Looking for a good movie? Each Friday, beginning September 4, you can enjoy an exceptional online, art-inspired film series presented by the Housatonic Museum of Art (HMA) and curated by Connecticut Film Festival.
From the comfort of your own couch you can enjoy “Friday Night Flicks,” feature-length films, or a group of short-form films, plus post-film discussion or Q&A with the filmmakers or subjects of the film. All films go online at 7pm from September 4th through November 6th. Visit www.HousatonicMuseum.org for film links. Housatonic Museum of Art presents the Connecticut Film Festival’s series schedule:
September 4: “The Cardboard Bernini,” followed by Q&A with Jimmy Grashow. The film examines the work and life of artist James Grashow as he builds a giant cardboard fountain inspired by the work of the famous baroque sculptor Gian Lorenzo Bernini. The film documents the construction of Grashow’s monumental fountain, built entirely in cardboard and intended to be placed outside to have the rain and elements wash it away. Produced and directed by Olympia Stone.
September 11: “The Collector,” followed by a question and answer session with director Olympia Stone. The Collector explores the 46-year career of Allan Stone, the famed New York City gallery owner and art collector. Producer and director Olympia Stone reveals her father’s compulsive collecting genius while telling the parallel story of his lifelong journey through the art world from the 1950s to 2006.
September 18: “IRWIN” & “A Story In Stone.” “IRWIN” tells the story of Irwin Hasen, recounting his colorful life in the NYC Boxing industry and as a pioneer comic book illustrator for DC Comics on features such as Wonder Woman and Green Lantern, and creator of newspaper strip DONDI. “A Story In Stone” presents a brief history of Fernand Mourlot’s introduction of stone lithography to America and features artist James Reed, one of the first to work with New York Mourlot printers. Reed went on to establish Milestone Graphics in Bridgeport, Ct., where he's printed for local and nationally recognized artists.
September 25: “Actually Iconic: Richard Estes,” followed by Q&A with director Olympia Stone. Richard Estes is an icon of the photorealist movement yet he has humbly avoided media attention over his long career. “Actually, Iconic: Richard Estes" invites viewers into Estes’ world with unprecedented access to the artist and his masterpieces. Through intimate discussions of his technique and inspirations, and interviews with leading curators and critics this delicate portrait explores Estes’ pioneering genius.
October 2: “Double Take: The Art of Elizabeth King” followed by Q&A with director: Olympia Stone. Enter the world of sculptor and stop-action filmmaker Elizabeth King, who embarks on each new project by posing a single question to herself: “Can this be physically done?” This documentary explores King’s passion about the mind/body riddle, the science of emotion, the human/machine interface, and those things a robot will never be able to do. From studio to exhibition, and in conversations with fellow artists, curators and critics, the film asks what looking at and seeing one another means in an increasingly mediated world.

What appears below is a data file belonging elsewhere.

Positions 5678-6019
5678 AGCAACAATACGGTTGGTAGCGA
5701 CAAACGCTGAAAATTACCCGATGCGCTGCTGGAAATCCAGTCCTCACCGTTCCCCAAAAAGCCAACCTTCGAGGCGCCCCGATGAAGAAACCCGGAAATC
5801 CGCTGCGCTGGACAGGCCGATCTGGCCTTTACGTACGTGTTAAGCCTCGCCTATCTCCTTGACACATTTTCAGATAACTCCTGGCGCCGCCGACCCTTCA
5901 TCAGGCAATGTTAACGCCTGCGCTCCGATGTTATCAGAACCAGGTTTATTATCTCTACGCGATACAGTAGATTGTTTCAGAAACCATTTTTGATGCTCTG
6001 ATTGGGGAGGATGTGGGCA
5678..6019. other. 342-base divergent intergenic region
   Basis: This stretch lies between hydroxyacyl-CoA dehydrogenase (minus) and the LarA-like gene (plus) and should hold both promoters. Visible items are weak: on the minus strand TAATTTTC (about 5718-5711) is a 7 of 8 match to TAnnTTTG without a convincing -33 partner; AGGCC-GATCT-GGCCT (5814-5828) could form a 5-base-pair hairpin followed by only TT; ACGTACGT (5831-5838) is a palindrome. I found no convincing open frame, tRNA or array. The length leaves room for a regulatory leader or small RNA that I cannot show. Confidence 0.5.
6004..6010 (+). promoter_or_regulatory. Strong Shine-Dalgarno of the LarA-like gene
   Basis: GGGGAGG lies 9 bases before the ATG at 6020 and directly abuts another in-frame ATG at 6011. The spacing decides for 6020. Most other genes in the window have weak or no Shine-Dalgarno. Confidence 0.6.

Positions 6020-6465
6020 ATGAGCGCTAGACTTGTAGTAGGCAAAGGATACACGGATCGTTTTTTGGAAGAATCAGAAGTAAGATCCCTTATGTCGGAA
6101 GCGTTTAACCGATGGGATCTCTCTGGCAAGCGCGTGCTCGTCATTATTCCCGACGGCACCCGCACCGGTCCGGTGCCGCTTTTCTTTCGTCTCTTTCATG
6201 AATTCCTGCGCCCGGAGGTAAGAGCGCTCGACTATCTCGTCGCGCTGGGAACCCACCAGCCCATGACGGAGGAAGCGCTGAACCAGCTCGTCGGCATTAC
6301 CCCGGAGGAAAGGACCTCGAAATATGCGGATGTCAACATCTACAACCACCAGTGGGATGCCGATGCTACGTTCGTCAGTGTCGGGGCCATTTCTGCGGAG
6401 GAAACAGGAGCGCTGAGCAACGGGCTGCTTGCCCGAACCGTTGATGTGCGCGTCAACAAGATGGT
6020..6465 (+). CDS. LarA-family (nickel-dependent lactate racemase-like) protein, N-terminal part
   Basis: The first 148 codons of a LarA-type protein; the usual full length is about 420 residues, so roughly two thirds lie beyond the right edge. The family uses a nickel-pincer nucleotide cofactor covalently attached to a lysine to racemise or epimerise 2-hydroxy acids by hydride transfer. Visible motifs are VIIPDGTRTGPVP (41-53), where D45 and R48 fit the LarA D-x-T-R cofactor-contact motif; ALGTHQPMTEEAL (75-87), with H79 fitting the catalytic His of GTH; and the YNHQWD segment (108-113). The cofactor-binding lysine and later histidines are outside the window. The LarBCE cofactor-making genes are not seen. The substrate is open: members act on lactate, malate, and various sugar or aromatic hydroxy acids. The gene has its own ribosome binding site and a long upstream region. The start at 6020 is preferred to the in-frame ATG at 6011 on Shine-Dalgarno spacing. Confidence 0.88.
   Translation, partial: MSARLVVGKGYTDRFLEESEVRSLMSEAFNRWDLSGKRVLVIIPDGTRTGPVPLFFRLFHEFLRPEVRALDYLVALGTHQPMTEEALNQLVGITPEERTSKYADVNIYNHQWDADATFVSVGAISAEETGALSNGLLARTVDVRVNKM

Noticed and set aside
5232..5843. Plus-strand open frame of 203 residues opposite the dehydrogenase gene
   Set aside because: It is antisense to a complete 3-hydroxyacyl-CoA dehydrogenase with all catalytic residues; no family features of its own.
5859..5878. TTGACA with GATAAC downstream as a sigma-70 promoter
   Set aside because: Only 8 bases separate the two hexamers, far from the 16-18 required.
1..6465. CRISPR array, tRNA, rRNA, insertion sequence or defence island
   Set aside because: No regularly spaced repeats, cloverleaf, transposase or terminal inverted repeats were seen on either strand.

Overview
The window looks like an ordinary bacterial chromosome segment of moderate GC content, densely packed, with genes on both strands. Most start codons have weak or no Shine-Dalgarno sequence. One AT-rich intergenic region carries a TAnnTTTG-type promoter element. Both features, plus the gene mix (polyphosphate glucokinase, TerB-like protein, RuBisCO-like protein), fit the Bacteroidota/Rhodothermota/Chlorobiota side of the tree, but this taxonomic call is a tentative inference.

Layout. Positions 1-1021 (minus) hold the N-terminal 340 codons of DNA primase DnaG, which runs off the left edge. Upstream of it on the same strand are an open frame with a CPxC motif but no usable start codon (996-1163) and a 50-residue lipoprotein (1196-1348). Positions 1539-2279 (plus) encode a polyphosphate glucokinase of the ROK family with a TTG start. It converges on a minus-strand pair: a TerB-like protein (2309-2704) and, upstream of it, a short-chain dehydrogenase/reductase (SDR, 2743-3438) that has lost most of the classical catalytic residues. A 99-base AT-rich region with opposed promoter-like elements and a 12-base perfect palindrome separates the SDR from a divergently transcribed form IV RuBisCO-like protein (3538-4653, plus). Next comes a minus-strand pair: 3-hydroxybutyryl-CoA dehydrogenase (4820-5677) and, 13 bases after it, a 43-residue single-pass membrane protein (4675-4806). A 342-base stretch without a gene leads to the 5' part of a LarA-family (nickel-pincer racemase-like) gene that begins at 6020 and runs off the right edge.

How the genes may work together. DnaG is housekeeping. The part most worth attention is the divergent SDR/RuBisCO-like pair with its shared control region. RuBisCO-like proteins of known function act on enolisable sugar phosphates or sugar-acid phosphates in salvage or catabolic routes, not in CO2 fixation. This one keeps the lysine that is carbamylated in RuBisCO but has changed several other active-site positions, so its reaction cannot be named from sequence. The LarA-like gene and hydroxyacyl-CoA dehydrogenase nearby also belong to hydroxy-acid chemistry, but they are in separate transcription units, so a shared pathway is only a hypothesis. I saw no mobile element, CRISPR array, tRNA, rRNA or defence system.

October 9: “Nothing Changes: Art For Hank’s Sake.” How far would you go to pursue your passion? At 87 years old, Hank Virgona commutes to his Union Square studio six days a week and makes art. Despite poor health, cancer, lack of revenue and obscurity as an artist, Hank is unrelenting in his quest to understand how life and art are the same.
October 23: “Curious Worlds: The Art & Imagination of David Beck.” This film pulls back the curtain on artist David Beck: a master sculptor, carver, and miniature architect who works in a fantastical genre all his own, creating intricate worlds that are alive with magical and brilliant observations. His pieces have been shown at the MET, the Guggenheim, and some of the world’s most prominent galleries. His work, "MVSEVM" was commissioned by the Smithsonian American Art Museum, where it is on permanent display. To the larger public, though, he is virtually unknown.
October 30: “The Original” followed by Q&A with director and artist, Richard McMahan, and “Little Fiel,” followed by Q&A with director Irina Patkanian. Outsider artist Richard McMahan is on a quest to painstakingly re-create thousands of famous and not-so-famous paintings and artifacts in miniature. From well-loved Picasso and Frida Kahlo paintings to the more obscure, McMahan has mastered dozens of genres over 30 years. “Little Fiel” is a stop motion animation/documentary loosely based on the life story of Mozambican artist Fiel dos Santos who grew up during the 16-year civil war. Fiel created eight figures representing his family from dismantled civil war guns. Three New York artists turned them into puppets and created immersive stop-motion animation, inspired by Fiel’s memories.
November 6: ‘With Dad” followed by Q&A with director & photographer Stephen DiRado and the film, “Summer Spent.” The short nonfiction film “With Dad” documents the work of photographer Stephen DiRado, specifically during the period of his father’s mental decline and eventual death from Alzheimer’s Disease in 2009. The film includes interview footage of DiRado, high-resolution digital scans of DiRado's work and contemporaneous digital video footage. “Summer Spent” is a 40-minute documentary depicting DiRado's obsessive, work discipline and life connected to people on Martha's Vineyard for over 25 years.
Friday, 02 October, 2020
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